More Links in News & Events

Statement from Former First Lady Rosalynn Carter Regarding Governor Perdue's Decision to Cut Necessary Funding for Children's Mental Health Services

I am shocked by the announced $8.4 million dollar cut in funds for mental health services for children in the state of Georgia, particularly considering the current crisis state mental health services face.

When Governor Perdue announced the creation of the Mental Health Service Delivery Commission in August 2007, the mental health community was hopeful that he would take personal leadership responsibility to rectify the issues that plague the mental health system in Georgia. Resources for children's mental health are being reduced before the Children's Subcommittee of the commission has released its final recommendation report. The proposed funding cut for children's mental health services calls into question both the credibility of the commission and the gravity with which the crisis at hand is being addressed by state leadership.

When surveyed about what they would like policymakers to know, 21 youth mental health services agencies stated emphatically that children are being hurt by the current delivery system and changes are needed to adequately provide for Georgia's youth. Georgia's Mental Health Planning and Advisory Council, a federally mandated council, conducted the survey, and the results justify the sense of urgency surrounding this issue felt by providers, consumers, and advocates alike.

The survey results, published on Feb. 26, 2008, reflect the extreme distress currently found in the children's mental health system. Agencies report serving 1,339 fewer youth than they did the year before the Department of Human Resources (DHR) Division of Mental Health, Developmental Disabilities and Addictive Disorders (DMHDDAD) implemented fee-for-service and changed the levels of care upon which service and billing are predicated (Mancini & Baeszler, Failing the Children, 2008).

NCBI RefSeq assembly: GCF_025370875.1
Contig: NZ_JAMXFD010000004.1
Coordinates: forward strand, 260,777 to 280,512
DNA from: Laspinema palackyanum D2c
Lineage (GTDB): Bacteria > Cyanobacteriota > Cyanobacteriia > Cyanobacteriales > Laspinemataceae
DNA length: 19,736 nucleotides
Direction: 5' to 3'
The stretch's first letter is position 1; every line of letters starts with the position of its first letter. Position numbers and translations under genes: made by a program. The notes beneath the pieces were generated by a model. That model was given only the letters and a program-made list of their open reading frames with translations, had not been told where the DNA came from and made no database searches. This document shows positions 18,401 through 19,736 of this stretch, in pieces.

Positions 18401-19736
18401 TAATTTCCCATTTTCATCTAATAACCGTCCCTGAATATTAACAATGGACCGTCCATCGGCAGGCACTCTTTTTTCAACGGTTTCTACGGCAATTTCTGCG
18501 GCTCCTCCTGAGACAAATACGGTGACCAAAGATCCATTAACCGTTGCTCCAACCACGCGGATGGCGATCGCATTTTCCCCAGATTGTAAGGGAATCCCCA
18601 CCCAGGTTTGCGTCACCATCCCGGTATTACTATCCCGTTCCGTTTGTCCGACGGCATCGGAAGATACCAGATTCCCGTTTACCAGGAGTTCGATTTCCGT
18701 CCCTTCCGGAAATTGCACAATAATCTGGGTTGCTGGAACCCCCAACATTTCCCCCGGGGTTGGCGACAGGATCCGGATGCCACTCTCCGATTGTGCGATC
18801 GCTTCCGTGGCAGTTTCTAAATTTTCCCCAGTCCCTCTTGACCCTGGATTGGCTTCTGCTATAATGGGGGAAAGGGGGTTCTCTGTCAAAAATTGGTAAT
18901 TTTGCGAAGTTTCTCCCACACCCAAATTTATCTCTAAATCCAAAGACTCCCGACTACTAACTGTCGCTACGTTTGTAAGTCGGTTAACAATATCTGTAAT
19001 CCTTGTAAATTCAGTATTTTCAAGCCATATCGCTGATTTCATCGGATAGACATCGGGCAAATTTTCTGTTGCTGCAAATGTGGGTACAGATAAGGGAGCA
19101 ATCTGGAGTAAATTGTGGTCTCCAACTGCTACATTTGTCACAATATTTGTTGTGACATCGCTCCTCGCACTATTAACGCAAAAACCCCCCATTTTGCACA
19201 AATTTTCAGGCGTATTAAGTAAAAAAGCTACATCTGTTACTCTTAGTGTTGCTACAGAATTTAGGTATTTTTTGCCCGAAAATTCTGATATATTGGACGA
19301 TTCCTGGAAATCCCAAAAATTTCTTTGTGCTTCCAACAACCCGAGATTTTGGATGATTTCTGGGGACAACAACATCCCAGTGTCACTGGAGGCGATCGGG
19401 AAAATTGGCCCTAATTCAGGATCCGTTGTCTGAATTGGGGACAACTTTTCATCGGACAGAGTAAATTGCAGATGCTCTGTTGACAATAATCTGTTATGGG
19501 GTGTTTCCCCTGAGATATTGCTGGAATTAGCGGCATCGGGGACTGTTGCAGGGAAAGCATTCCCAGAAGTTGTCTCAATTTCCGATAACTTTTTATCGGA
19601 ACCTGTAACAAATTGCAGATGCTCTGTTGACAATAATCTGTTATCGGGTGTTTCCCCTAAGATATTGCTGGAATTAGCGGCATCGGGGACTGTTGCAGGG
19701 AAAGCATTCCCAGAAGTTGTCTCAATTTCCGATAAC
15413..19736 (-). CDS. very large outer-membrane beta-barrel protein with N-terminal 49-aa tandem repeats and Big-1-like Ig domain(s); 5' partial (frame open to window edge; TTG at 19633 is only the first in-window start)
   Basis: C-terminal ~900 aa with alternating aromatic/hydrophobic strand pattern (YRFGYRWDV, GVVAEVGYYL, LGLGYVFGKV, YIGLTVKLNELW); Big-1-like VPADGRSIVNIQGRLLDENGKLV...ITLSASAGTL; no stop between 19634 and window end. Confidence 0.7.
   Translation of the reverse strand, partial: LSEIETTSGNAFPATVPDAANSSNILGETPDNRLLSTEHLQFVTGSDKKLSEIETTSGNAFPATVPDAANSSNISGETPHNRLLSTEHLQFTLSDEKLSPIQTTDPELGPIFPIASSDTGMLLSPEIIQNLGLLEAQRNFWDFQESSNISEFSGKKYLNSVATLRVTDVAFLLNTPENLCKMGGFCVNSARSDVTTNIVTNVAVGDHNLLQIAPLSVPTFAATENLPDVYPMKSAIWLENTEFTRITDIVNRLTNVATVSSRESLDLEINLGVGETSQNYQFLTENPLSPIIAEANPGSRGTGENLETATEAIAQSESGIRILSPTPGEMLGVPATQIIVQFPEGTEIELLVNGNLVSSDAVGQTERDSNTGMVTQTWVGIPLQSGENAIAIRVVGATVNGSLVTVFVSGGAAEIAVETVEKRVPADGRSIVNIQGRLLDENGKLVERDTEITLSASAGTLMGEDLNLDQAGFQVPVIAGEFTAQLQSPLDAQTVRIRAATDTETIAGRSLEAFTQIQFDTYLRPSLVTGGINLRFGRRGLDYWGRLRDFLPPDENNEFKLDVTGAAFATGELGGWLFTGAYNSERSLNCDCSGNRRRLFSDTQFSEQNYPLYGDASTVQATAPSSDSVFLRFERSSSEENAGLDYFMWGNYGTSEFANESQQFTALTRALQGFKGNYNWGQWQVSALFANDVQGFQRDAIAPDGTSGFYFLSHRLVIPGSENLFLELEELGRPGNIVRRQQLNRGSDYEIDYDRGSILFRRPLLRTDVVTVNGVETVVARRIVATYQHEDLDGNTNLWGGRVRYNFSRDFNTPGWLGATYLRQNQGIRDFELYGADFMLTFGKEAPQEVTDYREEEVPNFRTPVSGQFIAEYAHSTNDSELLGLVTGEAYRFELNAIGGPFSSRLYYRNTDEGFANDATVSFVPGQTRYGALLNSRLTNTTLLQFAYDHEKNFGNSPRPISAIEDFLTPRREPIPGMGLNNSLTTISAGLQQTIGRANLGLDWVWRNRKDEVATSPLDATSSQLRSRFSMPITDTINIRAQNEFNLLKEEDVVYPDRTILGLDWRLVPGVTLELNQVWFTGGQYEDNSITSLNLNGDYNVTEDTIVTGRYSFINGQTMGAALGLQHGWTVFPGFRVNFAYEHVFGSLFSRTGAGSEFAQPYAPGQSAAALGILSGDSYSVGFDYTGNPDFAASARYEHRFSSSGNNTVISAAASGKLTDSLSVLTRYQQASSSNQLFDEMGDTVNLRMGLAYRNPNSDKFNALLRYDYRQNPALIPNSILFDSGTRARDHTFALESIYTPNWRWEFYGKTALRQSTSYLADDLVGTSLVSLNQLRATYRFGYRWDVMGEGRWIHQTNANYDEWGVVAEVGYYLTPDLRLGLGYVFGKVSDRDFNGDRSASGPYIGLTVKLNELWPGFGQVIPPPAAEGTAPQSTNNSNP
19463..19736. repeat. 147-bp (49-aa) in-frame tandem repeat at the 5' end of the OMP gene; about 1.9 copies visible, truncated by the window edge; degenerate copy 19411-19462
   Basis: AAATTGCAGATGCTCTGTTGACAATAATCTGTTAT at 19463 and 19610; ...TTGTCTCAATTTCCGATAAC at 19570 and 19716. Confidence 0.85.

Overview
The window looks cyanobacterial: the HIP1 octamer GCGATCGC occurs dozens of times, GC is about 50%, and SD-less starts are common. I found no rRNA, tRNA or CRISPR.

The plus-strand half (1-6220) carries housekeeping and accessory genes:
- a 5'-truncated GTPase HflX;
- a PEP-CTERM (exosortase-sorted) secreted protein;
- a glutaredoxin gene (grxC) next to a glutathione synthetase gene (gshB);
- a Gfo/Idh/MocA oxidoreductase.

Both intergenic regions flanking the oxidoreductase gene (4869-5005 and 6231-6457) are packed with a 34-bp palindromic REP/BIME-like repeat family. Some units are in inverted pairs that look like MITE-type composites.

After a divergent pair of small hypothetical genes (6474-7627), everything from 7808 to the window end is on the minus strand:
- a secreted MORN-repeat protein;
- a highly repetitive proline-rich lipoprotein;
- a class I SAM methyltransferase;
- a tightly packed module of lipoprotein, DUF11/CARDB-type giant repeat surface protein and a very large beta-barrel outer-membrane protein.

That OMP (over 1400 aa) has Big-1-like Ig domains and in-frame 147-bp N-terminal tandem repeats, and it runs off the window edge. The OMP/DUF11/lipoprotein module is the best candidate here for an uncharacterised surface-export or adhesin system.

Furthermore, according to the report, all but four of the 21 agencies surveyed reported that they are losing money every month and may not be able to continue providing services to youth and families. Several reported closing programs such as day services and adolescent addictive disease units, among others, while others reported a reduction of staff due to monetary cuts. Many agencies reported that they serve youth and families by running up debt, and many have severely depleted or emptied their reserve funds doing so.

The current budgets allocated for children's mental health services clearly are not enough to provide for youth and their families in Georgia. Reducing these meager resources further is unconscionable and can only serve to exacerbate the problem. At this point, the mental health community is not even sure what the discrepancy is between the number of children who need services and those who receive them. Full accounting from the responsible agencies about the breadth of these issues is needed before any resources are diverted from the system.

I call on Governor Perdue to ensure that no mental health resources are re-directed from the mental health system as we face the tremendous challenges before us.

Donate Now

Sign Up For Email

Please sign up below for important news about the work of The Carter Center and special event invitations.

Please leave this field empty
Now, we invite you to Get Involved
Back To Top